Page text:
Race sometimes plays a role in many health issues. Apparently compared to white patients, black patients who have an in-hospital cardiac arrest may have considerably less chances to survive. A new study reveals that this is mainly because they supposedly have lower rates of successful resuscitation and post resuscitation survival. Even though much of this survival difference may be linked to the hospital in which the black patients received care.
Survival following in-hospital cardiac arrest represents a unique opportunity to examine racial disparities in medical care and outcomes. In-hospital cardiac arrest is an emergency condition tightly linked to processes of care and for which there is little debate regarding clinical appropriateness of treatment in eligible patients. This is provided by the authors as background study.
The authors commented, “Racial differences in survival have not been previously studied after in-hospital cardiac arrest, an event for which access to care is not likely to influence treatment.”
The data from the National Registry of Cardiopulmonary Resuscitation (NRCPR) were used by Paul S. Chan, M.D., M.Sc., of Saint Luke’s Mid America Heart Institute, Kansas City, Mo., and colleagues. This data was examined to find out if racial differences could be present in survival for patients with in-hospital cardiac arrest. About 10,011 patients from 274 hospitals apparently went through defibrillation for a cardiac arrest. About 67 years was the average age of the research population. There were about 6,021 men and approximately around 1,833 were black.
Various patient and hospital aspects are apparently varied by race, including white cardiac arrest patients supposedly being older and have more chances to be male. Black patients apparently have more chances to have ventricular fibrillation as their preliminary presenting arrest rhythm, as they were apparently sicker during the time of cardiac arrest. The sickness may include higher rates of renal insufficiency, diabetes mellitus, central nervous system depression, acute stroke, pneumonia, sepsis, major trauma, and requirement for hemodialysis. Also the odds were higher for them to be admitted in a hospital unit not supervised, to a hospital with more than 500 beds, and in the southeastern United States.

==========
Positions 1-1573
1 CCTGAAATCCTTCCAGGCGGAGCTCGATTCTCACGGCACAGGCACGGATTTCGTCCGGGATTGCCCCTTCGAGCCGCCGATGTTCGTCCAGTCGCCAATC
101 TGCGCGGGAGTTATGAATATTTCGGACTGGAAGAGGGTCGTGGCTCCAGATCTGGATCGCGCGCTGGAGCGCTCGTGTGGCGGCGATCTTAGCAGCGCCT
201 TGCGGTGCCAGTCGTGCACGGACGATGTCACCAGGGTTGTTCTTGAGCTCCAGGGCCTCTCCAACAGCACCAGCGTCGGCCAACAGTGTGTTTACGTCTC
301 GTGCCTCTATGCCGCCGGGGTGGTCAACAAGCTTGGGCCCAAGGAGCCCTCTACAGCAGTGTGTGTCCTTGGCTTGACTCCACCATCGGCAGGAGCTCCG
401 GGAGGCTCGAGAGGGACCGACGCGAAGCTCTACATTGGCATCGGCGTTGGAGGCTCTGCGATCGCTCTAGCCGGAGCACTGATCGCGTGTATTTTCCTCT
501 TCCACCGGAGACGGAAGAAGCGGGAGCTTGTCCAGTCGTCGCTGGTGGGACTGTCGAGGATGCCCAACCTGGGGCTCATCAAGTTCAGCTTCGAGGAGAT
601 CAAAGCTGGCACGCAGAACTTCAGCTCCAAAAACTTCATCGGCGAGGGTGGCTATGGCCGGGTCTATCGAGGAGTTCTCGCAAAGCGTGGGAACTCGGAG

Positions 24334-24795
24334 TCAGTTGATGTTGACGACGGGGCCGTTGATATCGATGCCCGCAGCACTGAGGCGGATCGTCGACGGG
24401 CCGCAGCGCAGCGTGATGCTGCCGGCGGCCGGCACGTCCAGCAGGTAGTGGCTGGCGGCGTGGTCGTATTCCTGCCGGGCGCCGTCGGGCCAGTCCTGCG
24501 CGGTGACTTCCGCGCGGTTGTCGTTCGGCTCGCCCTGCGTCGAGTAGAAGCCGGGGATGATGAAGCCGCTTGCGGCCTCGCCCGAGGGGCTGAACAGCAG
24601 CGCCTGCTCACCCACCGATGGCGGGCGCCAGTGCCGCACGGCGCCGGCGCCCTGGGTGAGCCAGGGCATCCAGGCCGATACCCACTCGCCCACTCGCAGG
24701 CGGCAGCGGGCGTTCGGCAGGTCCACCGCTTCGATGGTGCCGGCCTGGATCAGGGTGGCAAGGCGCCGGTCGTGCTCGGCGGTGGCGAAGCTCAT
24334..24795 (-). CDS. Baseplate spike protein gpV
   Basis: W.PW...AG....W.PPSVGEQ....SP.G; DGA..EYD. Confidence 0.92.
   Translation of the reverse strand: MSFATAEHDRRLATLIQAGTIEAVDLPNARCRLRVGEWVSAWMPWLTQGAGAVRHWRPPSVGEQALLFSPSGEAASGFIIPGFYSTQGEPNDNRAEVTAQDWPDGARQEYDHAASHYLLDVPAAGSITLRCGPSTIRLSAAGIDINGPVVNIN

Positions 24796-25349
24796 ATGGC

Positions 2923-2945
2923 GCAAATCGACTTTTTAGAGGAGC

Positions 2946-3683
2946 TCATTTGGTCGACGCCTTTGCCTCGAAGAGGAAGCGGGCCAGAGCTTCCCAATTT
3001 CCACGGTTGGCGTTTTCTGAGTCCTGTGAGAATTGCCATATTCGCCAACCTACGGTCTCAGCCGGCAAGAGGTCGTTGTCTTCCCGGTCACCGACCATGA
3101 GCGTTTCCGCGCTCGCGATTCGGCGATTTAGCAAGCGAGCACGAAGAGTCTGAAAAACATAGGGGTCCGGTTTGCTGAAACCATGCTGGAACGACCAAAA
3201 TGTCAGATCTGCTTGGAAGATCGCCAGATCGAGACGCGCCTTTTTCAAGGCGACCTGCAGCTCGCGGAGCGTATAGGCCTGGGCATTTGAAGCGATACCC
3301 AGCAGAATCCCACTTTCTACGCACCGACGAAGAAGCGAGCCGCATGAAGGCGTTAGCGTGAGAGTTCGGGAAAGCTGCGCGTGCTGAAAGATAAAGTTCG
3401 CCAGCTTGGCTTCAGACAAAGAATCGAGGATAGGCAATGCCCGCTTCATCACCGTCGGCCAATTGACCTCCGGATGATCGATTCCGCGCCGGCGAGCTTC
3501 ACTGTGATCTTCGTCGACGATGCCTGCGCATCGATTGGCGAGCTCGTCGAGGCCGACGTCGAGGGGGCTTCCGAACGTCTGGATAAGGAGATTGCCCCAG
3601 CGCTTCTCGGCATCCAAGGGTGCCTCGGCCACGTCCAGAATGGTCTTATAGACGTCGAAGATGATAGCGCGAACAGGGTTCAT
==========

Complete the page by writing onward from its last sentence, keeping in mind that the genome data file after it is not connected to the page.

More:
Experts discovered that black patients apparently had about 27 percent lower overall rate, and an approximate 12 percent lower total rate, of survival to hospital discharge, as opposed to white patients.
The authors mentioned, “These unadjusted survival differences by race were, in large part, attributable to black patients being more likely to receive treatment at hospitals with worse outcomes.”
These differences apparently tapered after regulating the patient characteristics and the hospital to which the patient was admitted.
The authors remarked, “However, further adjustment for hospital process variables did not meaningfully (diminish) residual differences, and black patients remained 10 percent less likely to survive to hospital discharge.”
The authors further added, “Lower rates of survival to discharge for blacks reflected lower rates of both successful resuscitation (55.8 percent vs. 67.4 percent for whites) and postresuscitation survival (45.2 percent vs. 55.5 percent for whites). The racial difference in postresuscitation survival was eliminated after multivariable adjustment, and was largely explained by the hospital site at which patients received postresuscitation care.”
The authors concluded by mentioning that collectively these findings suggest that strategies to eliminate racial disparities in survival after in-hospital cardiac arrest are not likely to succeed. Unless they are accompanied by successful identification and implementation of interventions that improve resuscitation survival in the poorly performing hospitals in which black patients are more likely to receive care.
This study was published in JAMA.